‘Master of None’ Goes To Italy

‘Master of None’ Goes To Italy

Netflix’s Master of None, starring Aziz Ansari, is back for another season and, with it, more stellar music.

The show, which is loosely based on Ansari’s life, garnered a lot of praise in its first season for its soundtrack, as arranged by music supervisor Zach Cowie. Cowie had his work cut out for him in season two, which opens with Ansari’s character Dev decamped to Italy after a breakup, entrenched in a life of pasta-making and broken Italian.

To celebrate the show’s return, TIDAL spoke with Cowie about Italian disco, New York tunes and what he listens to when he’s not working. Check out our conversation — and an exclusive playlist from Cowie — below.

So this season starts out in Italy. I’m wondering what challenge that posed to you?

Zach: There were several challenges for me. Aziz knew pretty far in advance that that was going to happen, and he just let me know. He was like, “Dude, we’re going to shoot in Italy, so start loading me down with Italian music.” My collecting habits are really all over the place as a music researcher. At this point, there are not a lot of places that I don’t have some experience digging through.

I just started to hit him with some of my favorite Italian stuff. He gave a further direction to it by deciding to make the first episode black and white and the second episode in color, the Italian episodes. We worked together and determined that the best bet for the black and white stuff, since it’s such an homage to Italian cinema, is to just use actual Italian film score music. Almost everything in that first episode is all repurposed film score from the ’60s.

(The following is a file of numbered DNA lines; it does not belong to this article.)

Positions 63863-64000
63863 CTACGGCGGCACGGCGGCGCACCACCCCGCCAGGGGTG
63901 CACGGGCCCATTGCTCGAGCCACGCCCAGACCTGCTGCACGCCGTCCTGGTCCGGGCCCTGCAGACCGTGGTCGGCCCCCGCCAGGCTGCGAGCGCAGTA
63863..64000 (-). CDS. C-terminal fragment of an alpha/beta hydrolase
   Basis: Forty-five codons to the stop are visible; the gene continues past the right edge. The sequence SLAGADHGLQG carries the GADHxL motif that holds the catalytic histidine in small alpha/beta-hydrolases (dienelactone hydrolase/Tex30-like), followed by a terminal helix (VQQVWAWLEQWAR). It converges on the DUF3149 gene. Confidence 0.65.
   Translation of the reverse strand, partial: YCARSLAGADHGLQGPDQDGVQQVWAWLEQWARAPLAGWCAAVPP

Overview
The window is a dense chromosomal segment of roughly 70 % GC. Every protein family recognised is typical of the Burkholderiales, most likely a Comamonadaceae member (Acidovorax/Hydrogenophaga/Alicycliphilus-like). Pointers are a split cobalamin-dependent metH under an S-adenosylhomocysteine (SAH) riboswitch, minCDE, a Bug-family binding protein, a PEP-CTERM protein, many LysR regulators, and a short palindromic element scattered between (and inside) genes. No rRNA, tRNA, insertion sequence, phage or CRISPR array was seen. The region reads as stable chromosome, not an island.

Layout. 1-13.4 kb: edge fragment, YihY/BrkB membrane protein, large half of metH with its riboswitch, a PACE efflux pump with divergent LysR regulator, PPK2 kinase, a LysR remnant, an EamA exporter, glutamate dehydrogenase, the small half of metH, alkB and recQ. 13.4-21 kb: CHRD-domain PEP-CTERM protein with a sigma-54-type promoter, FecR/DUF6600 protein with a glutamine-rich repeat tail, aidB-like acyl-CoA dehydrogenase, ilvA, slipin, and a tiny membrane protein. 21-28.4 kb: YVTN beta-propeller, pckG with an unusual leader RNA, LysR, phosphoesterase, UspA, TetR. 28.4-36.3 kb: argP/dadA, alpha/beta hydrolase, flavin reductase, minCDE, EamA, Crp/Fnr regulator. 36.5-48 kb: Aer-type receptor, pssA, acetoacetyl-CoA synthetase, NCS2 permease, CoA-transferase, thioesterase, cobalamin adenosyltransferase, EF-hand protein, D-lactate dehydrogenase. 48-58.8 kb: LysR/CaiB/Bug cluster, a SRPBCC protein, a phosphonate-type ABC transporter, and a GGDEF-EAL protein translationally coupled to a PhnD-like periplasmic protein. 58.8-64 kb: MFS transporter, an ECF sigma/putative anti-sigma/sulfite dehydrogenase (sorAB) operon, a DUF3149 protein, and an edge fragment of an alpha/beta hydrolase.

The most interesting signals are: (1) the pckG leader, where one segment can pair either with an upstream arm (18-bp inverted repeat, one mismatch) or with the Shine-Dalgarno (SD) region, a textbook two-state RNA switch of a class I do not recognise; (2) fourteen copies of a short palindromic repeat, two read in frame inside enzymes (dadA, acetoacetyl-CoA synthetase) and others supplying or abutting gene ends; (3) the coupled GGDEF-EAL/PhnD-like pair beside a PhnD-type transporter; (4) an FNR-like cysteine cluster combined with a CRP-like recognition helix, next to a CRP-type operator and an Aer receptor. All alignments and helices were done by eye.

Then, the idea for the second one, since the full color hits, was to make it just more lively. Our decision for that was to feature almost entirely Italian disco, which was a very big movement there in the late ’70s, early ’80s. A lot of it was stuff that I already had around and just really liked. I had a whole life as a record collector and a DJ before I did any supervision. There’s just a lot of stuff that I’ve been through. It’s part of why I love this show, that we’re just so open format with the music and I get to pull from everywhere.

I hear you have 10,000 records or something like that.

Zach: Yeah. There’s that many of them in my living room here. It’s been way worse. This is a streamlined version of them.

You said you have resources that you go to pretty regularly to find music. Can you tell me a couple of those resources? I’m sure your own record collection is pretty good for that.

Zach: I think I come at this the old way. I started working at record stores when I was a teenager, and then learned how to DJ. I still just DJ with vinyl. I don’t do anything digital. Then I worked at a bunch of record labels for 10 years and DJ’d the whole time. Through all that, I just met so many other collectors, a lot of them being specialists in certain things. I just did the best I could to spend as much time with those people as they’d let me and just let them teach me.

I guess my number one source of information are these other collectors, and just spending years and years going on record buying trips. I’ve been all around the world at this point just meeting with experts and just learning everything that I can.

What would you say is the most obscure piece of music that was included in this season?